I decided, in the end, that much of my decisions would be a baseline of yes to treatment with a consideration of quality of life vs quantity of life.
I remain deeply passionate about a person’s right to choose an assisted, painfree, dignified death. That is the choice I will make if it is possible. Equally, I have no judgement on people who wish to live as long as possible regardless of circumstances.
I do have a problem with people trying to take away my personal choice in this matter.
I also think it is a tragedy when people are placed in the position of having to make those kinds of impossible decisions for someone else, especially when the person they are deciding for has never discussed their wishes.
Have the courageous conversations
So please, people, have the courageous conversations. Think about what you would want in terms of medical care if you couldn’t communicate for yourself. Write an advanced care plan. Think about and communicate your thoughts and wishes around funerals, cremation, burial. Write a will. Sign up to be an organ donor. Seriously, this stuff is important. You never know when your number is up.
The choice around transparency and communication
To my mind, it was not an automatic decision to tell people what was going on for me.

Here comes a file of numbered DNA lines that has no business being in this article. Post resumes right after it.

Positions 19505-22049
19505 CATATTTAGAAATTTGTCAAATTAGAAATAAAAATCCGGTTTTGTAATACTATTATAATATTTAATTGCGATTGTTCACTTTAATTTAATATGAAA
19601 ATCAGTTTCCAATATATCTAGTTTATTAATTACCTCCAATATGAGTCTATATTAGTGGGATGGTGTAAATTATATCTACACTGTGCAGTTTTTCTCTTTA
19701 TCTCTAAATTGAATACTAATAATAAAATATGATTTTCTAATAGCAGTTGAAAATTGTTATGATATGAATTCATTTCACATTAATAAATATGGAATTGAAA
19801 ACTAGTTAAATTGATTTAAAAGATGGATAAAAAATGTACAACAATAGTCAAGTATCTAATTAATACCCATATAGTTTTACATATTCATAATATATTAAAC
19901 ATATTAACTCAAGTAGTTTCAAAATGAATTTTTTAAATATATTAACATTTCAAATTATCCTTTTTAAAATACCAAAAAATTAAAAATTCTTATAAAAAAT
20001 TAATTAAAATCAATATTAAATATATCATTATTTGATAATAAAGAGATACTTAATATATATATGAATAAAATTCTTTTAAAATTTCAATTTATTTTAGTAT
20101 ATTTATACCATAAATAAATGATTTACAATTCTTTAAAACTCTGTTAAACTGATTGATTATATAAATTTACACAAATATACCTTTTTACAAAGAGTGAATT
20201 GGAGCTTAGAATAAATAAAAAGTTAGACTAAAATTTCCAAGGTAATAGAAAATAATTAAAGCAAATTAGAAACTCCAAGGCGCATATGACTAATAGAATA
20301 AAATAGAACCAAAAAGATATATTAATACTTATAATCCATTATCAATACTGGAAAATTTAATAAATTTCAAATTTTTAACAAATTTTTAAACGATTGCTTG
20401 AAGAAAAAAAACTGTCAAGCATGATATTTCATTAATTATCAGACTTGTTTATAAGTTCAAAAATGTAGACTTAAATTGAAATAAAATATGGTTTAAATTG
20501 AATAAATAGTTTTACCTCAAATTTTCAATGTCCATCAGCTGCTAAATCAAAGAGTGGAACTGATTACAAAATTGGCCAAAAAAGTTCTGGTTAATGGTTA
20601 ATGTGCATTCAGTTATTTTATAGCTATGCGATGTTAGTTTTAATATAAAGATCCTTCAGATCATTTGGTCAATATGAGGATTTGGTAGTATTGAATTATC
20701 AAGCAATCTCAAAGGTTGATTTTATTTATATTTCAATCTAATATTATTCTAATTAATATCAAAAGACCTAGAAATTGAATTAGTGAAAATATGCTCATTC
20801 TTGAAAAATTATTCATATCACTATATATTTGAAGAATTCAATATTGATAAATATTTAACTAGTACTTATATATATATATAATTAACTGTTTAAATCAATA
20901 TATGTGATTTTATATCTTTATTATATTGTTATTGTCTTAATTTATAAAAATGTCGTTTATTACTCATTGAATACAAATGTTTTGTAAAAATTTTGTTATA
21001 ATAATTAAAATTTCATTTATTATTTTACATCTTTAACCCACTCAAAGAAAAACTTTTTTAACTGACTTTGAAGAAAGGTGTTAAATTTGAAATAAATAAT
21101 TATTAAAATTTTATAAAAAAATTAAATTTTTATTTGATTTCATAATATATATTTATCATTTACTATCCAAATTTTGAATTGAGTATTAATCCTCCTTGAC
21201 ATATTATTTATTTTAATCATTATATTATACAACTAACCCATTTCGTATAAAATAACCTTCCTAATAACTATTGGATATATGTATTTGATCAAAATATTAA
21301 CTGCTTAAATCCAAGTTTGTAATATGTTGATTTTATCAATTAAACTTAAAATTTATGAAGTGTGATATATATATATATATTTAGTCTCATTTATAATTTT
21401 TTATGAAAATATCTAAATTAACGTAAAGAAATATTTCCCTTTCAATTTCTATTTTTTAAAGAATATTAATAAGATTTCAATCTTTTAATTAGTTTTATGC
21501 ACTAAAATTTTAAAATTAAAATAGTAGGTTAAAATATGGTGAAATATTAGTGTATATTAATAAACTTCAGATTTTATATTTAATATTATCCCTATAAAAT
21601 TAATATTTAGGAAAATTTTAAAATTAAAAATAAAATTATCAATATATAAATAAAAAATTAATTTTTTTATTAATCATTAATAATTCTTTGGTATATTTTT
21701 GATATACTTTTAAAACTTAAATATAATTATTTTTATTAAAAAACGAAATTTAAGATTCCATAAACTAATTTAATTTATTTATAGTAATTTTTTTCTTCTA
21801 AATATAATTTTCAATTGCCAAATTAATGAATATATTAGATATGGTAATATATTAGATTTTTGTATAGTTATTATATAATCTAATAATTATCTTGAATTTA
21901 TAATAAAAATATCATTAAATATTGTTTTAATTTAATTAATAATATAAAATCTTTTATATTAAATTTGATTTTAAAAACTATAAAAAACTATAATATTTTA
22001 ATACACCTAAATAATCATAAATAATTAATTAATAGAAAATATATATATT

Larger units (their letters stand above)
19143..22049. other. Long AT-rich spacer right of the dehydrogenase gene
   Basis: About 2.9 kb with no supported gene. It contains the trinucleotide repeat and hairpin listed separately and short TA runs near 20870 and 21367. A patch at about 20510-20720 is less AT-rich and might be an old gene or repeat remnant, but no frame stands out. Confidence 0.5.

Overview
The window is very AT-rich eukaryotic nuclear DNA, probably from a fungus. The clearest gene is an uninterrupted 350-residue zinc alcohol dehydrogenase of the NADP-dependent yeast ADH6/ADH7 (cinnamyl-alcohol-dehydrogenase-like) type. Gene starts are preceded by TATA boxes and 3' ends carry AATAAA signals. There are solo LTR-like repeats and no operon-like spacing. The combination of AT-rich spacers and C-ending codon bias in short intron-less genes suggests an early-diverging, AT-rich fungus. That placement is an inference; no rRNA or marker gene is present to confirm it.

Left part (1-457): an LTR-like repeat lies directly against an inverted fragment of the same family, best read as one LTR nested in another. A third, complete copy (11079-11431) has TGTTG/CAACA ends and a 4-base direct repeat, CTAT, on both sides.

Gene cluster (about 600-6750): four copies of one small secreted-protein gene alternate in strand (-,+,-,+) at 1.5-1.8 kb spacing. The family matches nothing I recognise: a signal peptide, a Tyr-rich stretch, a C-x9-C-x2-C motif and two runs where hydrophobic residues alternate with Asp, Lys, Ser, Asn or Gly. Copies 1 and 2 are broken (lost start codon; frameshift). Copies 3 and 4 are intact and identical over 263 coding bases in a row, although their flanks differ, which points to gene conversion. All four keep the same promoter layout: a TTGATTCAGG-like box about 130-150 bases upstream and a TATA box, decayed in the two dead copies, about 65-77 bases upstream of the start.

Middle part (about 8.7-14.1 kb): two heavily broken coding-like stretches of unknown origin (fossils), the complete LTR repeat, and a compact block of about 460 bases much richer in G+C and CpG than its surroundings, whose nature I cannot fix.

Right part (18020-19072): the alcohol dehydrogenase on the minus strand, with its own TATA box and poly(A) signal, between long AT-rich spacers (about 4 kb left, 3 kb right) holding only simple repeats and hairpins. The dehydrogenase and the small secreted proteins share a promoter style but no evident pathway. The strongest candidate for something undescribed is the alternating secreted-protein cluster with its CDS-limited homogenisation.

I needed to decide, for myself, if I was going to tell people or if I was going to keep this experience private.
I’m actually a very private and introverted person, but I place great importance upon communication and transparency. I think connection is one of the highest reasons for living.
So in light of those values, I made the choice to talk to a few of my closest friends about the fact that I was waiting for test results that could, potentially, be impactful.
Those conversations proved to be great kind of preliminary strategy meeting. Interacting with people, experiencing the responses I received gave me more to consider.
It seemed to me that we didn’t have particularly good models in terms of how to respond to someone who is sharing that they may be facing a health crisis. I also decided that we don’t have good models for communication generally around a health crisis. This has been my opinion for a long time about grief, but it was becoming very clear to me that this was also the case with this kind of experience as well.
I further decided that if I was diagnosed with breast cancer, I would want to put in place some guidelines to protect myself from things that people do or say that are not helpful and can, in fact, harm.
Strategies were definitely needed for me to navigate this with grace.